The biological perspective acknowledges the idea that our behaviour is heavily influenced by hormones. Sexual intercourse (sex) induces the release of hormones such as oxytocin and dopamine which facilitate feelings of happiness and decreased anxiety (Diamond, 2004).The evolutionary and biological perspectives often go hand-in-hand as the evolutionary perspective identifies that we has humans have a need for sex (Buss & Kenrick, 1998), and it is the biological perspective that explains the influence of hormone production from the act of sex to explain motivational behaviour for romantic love (Diamond, 2004). From the biological perspective on romantic love, people are unconsciously motivated to experience romantic relationships because of the biological rewards of hormone release (Jankowiak & Fischer, 1992). Romantic love is not just influenced by sex it is also influenced by intimacy and closeness with a significant other (Gonzaga,, 2006). Comfort and closeness (both physical and emotional) with another person can produce and release hormones that influence our levels of happiness similarly to those released from the act of sex (Jankowiak & Fischer, 1992). According to the biological perspective on romantic love, we as human beings need to be loved and feel love towards others both physically and emotionally in order for us to get that release of hormones such as dopamine and oxytocin. (Gonzaga,, 2006). Ultimately this perspective suggests that people are motivated to experience romantic love and be in romantic relationships as they help us produce hormones that promote happy and healthy well-being. Similarly to the observation of the evolutionary theory, this theory would indicate that romantic love is universal as it indicates that we are driven by our mammalian biological needs.

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Figure 4. A young couple kissing as a display of their romantic love

Psychosocial[edit | edit source]

The psychosocial perspective on romantic love is the idea that our psychological need and desire to experience romantic love is influenced by our social environment (Dion & Dion, 1996). The psychosocial theory of motivation for romantic love suggests that we see people in society experience romantic love and through observation we are influenced to seek this same experience (Rubin, 1970). We may see our peers, family and friends engaging in a romantic relationships, and from this observation we may see that this is socially acceptable behaviour that seems to produce positive emotions and attribute positive rewards (e.g. increased happiness), so it influences us to have a psychological desire to want and seek this same experience (Rubin, 1970). For example, once you reach a certain age you may begin to notice your peers and friends of a similar age start to form romantic relationships, from being exposed to this behaviour it may entice you to think that having a romantic relationship is now expected and this may then influence you to seek a romantic relationship due to peer pressure or psychological desire (Rubin, 1970). Ultimately, this perspective on romantic love suggests that our ideas and motivation to experience romantic love are influenced by social expectations which then entice our own personal desires. With consideration of the theory on romantic love, it suggests that romantic love may or may not be universal as the motivation for romantic love is primarily influenced by social context. This particular theory also helps to explain why romantic love may be perceived differently across cultures, as this concept of romantic love is not driven by human instinct or biological needs, it is driven by social influence on psychological perceptions indicating that the development of romantic relationships is culture specific (Dion & Dion, 1996).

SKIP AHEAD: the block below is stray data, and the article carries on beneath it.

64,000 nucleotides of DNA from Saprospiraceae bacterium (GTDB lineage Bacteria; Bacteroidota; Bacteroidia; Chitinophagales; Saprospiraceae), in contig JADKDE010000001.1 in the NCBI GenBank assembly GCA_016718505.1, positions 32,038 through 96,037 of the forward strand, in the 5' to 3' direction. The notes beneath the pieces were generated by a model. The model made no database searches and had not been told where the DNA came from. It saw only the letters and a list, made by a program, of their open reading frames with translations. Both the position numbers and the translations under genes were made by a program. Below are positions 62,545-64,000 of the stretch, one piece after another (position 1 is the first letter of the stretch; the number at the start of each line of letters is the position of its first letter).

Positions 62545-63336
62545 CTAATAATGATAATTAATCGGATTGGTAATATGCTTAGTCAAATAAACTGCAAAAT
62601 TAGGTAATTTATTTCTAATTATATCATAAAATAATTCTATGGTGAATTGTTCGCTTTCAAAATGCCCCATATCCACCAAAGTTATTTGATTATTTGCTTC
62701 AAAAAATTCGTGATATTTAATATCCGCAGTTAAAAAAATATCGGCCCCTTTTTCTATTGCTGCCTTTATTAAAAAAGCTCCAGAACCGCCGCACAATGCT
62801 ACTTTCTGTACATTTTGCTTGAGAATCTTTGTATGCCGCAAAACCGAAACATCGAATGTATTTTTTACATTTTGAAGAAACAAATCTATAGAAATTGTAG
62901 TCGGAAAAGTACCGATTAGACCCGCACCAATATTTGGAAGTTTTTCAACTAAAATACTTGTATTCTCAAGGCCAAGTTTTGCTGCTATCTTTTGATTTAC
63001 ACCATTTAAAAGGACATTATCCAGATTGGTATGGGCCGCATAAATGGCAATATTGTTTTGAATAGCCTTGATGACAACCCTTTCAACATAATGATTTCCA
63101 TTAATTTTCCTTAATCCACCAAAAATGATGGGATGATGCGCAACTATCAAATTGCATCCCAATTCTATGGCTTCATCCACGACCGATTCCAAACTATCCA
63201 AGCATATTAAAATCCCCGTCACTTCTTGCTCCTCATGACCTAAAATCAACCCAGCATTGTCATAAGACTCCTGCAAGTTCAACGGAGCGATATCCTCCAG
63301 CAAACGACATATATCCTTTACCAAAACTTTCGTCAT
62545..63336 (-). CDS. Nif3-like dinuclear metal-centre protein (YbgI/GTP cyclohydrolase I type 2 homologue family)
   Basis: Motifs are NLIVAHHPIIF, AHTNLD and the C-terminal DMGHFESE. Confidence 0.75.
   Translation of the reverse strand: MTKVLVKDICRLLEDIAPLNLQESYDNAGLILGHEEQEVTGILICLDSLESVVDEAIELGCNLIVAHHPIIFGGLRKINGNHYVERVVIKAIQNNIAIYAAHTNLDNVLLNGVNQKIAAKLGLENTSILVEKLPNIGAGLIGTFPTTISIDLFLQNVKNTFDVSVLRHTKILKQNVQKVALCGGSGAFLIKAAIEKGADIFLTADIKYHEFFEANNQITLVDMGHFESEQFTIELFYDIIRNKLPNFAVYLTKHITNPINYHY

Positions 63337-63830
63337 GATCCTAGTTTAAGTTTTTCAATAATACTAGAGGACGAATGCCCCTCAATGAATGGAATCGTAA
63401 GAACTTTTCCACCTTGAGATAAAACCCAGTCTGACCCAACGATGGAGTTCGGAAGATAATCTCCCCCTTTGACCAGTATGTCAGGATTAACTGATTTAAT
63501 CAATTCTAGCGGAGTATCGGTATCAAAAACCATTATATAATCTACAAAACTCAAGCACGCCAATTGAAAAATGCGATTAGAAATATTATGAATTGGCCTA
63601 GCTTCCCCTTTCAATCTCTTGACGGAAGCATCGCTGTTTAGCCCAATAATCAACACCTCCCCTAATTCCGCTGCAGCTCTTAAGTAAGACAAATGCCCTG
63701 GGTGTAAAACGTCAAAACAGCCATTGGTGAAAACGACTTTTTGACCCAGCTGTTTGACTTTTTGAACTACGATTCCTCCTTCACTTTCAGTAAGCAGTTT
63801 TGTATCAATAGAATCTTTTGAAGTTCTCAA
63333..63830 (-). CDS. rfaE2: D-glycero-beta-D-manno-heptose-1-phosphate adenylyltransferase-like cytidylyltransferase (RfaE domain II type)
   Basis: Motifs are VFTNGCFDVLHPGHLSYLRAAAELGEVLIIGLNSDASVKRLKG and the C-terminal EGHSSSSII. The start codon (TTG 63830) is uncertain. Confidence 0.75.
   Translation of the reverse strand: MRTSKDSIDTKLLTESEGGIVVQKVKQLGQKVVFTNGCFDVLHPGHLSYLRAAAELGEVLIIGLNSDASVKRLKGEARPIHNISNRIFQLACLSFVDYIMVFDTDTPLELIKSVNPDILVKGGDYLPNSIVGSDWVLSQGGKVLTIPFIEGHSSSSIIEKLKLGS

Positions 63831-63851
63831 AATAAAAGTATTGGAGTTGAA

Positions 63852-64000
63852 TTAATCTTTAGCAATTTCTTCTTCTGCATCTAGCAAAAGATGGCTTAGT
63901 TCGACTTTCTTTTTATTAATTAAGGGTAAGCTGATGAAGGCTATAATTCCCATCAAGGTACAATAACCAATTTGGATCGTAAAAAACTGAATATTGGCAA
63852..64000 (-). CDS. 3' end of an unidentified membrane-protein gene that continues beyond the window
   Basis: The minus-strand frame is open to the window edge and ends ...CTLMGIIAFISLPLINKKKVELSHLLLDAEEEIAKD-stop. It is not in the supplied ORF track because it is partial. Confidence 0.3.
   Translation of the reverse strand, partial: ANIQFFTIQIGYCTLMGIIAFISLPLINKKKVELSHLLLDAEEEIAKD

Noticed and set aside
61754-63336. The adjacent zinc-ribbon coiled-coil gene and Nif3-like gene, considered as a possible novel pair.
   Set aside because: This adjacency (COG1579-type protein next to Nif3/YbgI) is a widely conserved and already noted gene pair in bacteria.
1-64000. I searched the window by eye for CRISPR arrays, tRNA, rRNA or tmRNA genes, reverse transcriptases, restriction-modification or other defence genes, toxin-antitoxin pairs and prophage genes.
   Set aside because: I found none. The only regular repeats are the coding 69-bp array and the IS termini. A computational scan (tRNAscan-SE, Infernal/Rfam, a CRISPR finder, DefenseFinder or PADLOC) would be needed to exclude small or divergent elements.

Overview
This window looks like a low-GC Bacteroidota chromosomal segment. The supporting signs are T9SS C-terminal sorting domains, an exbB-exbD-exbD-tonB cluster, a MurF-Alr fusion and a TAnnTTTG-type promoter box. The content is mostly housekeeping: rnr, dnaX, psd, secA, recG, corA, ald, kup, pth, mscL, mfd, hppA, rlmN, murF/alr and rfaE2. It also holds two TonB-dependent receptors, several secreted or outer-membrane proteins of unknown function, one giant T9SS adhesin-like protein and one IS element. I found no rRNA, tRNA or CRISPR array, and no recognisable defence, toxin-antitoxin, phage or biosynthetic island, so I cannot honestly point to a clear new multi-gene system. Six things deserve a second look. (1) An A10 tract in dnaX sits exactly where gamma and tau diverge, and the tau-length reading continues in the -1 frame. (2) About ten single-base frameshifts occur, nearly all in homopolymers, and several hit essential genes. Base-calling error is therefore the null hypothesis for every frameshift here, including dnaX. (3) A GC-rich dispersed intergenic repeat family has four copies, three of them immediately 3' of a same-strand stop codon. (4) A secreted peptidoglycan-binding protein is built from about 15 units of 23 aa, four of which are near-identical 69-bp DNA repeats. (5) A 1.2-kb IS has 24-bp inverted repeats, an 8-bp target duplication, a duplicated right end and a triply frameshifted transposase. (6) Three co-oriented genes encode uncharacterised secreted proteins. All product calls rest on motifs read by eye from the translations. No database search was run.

Culture and romantic love[edit | edit source]

Is romantic love universal?[edit | edit source]

For [when?] years psychologists have been trying to establish the universality of the concept of romantic love (Gottschall & Nordlund, 2006). The evolutionary and biological theories on romantic love would indicate that it is universal as according to these perspectives, the emotional experience of romantic love is both involuntary and motivated by natural instinct as well as physiological human needs (Jankowiak & Fischer, 1992). However, as indicated by the psychosocial perspective on romantic love, the act and concept of ‘romantic love’ can vary depending on the social environment, indicating that perhaps what is considered as romantic love in one culture, may not be seen as the same in another (Rubin, 1970). Schmitt, Alcalay, Allensworth, Allik, Ault, Austers, … and Kardum (2004) aimed to find out whether or not romantic love is universal through examining the social and cultural views on adult romantic attachment across 62 different cultural regions. This study found that romantic love is indeed universal as all cultural regions identified a concept of romantic love (Schmitt,, 2004), although, it also found that the concept of romantic love alters slightly from culture to culture. According to Jankowiak and Fischer (1992), who also studied the universality of romantic love, they found that of 166 cultures examined, romantic love was evident in 88.5% of them, concluding that romantic love is ‘nearly universal’. From the analysis of these two studies it is clear that romantic love is evident and recognised in most cultures worldwide and can be considered as almost universal. It is also clear from these findings that the way romantic love is perceived and demonstrated within a culture differs cross-culturally.

Individualist vs. collectivist cultures[edit | edit source]